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'You have got to be strong-willed to work in horseracing'

Elinor Jones receives her trophy from Derby-winning jockey John Reid after landing the Betfair Three Feathers Cup charity race for stable staff at Lingfield
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The invaluable role played by stable, stud and racecourse staff has been recognised by Racing Staff Week, which began on Saturday with the first of a series of daily initiatives.

Sponsored by Betfair, it is designed to inform and engage racegoers and supporters of the sport, while rewarding those who dedicate their working lives to it.

In the second of a series to coincide with the initiative, the Racing Post spoke to Elinor Jones, who works for Jamie Osborne and who won the Betfair Three Feathers Cup charity race for stable staff on Ceyhan at Lingfield last Saturday.


Name: Elinor Jones
Job: Work-rider and member of stable staff with Jamie Osborne
Age: 17

What was your first job in racing?
I did work experience with Charlie Longsdon but my first full job was with Jamie Osborne, through a placement from the British Racing School.

Why did you want to work in the industry?
Racing is on both sides of my family. My grandfather worked at Henry Candy's and my aunt rode breakers. I love horses and the first time I went to a racing yard I saw how nice it was working there. It's like a little family and everyone looks after you.

Who do you most admire in racing?
It's tricky as there are a lot of successful people I look up to but Freddy Tylicki and George Baker, who we know from riding our horses, have done amazingly in coming back so strongly after their injuries and keeping their mindset so positive. Frankie Dettori has had amazing success and I've met him and he's a lovely guy.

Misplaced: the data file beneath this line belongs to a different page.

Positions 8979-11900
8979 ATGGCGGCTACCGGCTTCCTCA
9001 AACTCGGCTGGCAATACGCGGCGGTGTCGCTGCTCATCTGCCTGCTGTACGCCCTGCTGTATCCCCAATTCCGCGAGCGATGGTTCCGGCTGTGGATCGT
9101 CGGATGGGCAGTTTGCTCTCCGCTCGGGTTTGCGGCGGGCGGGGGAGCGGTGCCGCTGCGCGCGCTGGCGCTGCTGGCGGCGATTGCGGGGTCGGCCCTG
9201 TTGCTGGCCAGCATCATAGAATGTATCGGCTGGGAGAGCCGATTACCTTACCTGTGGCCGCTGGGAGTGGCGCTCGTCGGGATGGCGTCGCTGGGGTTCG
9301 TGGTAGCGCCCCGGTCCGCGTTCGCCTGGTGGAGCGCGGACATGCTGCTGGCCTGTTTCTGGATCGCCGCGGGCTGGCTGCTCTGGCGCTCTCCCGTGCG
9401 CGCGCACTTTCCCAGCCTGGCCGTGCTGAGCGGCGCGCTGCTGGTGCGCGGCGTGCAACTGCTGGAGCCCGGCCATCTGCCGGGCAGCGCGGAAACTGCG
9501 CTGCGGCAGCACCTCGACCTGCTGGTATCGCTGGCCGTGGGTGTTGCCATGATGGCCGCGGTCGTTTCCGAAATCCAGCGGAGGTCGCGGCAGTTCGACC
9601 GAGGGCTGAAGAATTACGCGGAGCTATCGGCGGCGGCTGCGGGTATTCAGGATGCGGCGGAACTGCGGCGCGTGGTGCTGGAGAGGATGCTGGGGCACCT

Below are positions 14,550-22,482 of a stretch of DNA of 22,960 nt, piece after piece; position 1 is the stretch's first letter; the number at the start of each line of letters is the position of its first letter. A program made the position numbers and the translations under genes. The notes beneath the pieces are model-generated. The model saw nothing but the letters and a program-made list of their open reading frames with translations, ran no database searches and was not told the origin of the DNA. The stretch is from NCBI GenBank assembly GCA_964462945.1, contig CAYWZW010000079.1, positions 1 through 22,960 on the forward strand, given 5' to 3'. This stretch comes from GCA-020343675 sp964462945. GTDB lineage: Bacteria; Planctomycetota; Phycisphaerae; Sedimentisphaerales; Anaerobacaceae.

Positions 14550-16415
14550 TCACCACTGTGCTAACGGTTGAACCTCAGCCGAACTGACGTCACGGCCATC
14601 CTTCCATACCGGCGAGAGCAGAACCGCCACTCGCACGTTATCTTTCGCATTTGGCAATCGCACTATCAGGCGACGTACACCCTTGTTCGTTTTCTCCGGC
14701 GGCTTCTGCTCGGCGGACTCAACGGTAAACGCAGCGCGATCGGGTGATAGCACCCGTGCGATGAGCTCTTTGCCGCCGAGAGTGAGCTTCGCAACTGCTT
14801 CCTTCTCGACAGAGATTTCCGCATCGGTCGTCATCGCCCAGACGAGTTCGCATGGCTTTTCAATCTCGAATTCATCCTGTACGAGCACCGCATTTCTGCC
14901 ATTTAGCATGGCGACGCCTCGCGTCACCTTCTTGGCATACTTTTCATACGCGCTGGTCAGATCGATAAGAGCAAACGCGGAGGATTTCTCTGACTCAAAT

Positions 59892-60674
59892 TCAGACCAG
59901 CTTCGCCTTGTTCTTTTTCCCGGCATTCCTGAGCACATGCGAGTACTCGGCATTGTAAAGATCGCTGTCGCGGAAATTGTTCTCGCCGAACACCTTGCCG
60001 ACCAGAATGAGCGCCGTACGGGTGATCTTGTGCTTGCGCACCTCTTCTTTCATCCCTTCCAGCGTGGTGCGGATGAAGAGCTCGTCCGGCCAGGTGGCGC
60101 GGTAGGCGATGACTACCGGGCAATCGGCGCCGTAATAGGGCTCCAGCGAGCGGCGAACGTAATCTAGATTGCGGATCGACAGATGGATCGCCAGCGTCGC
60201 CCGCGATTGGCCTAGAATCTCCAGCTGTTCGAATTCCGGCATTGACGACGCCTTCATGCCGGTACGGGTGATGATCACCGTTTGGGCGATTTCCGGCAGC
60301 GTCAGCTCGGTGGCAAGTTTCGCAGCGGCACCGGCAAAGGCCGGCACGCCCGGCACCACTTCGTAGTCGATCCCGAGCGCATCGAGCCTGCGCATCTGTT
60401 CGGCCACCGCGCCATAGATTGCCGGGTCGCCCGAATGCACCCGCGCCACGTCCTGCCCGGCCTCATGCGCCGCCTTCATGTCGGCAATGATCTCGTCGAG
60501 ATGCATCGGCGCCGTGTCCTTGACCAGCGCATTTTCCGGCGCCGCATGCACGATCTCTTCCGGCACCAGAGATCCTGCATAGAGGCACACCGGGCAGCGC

How do you celebrate a winner?
After Lingfield on Saturday I went out for dinner with my family, although it still hasn't quite sunk in yet. When the yard has a nice winner Jamie normally takes us out and we have a couple of drinks and a good reminisce about the day.

What can racing do to attract more staff?
It depends what yard you go to. Some yards are tougher than others, with different hours and different pay – I know that some of my friends are struggling. But you've got to be strong-willed to work in racing; if you go in half-hearted you won't really make it. 

If you could pay someone else to do one part of your job, what would it be? 
I enjoy every bit of my job. I get in there, ride my horses, bond with them at evening stables and go racing with them. I wouldn't want to miss out on any of that.

What's your biggest strength in the role?
I'm quite lucky with my height and weight. I'm just under five foot and weigh 7st, so I don't struggle as much as others. And I'm determined. If I want to do something I'll go out and do it. I won't hesitate.

If you weren't working in racing, what would you be doing?
I would probably go to the competition side or the therapy side,– but it would definitely still be with horses. I've always had a passion for horses and I started riding lessons when I was five. 

I'm determined. If I want to do something I'll go out and do it. I won't hesitate

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Jamie Osborne
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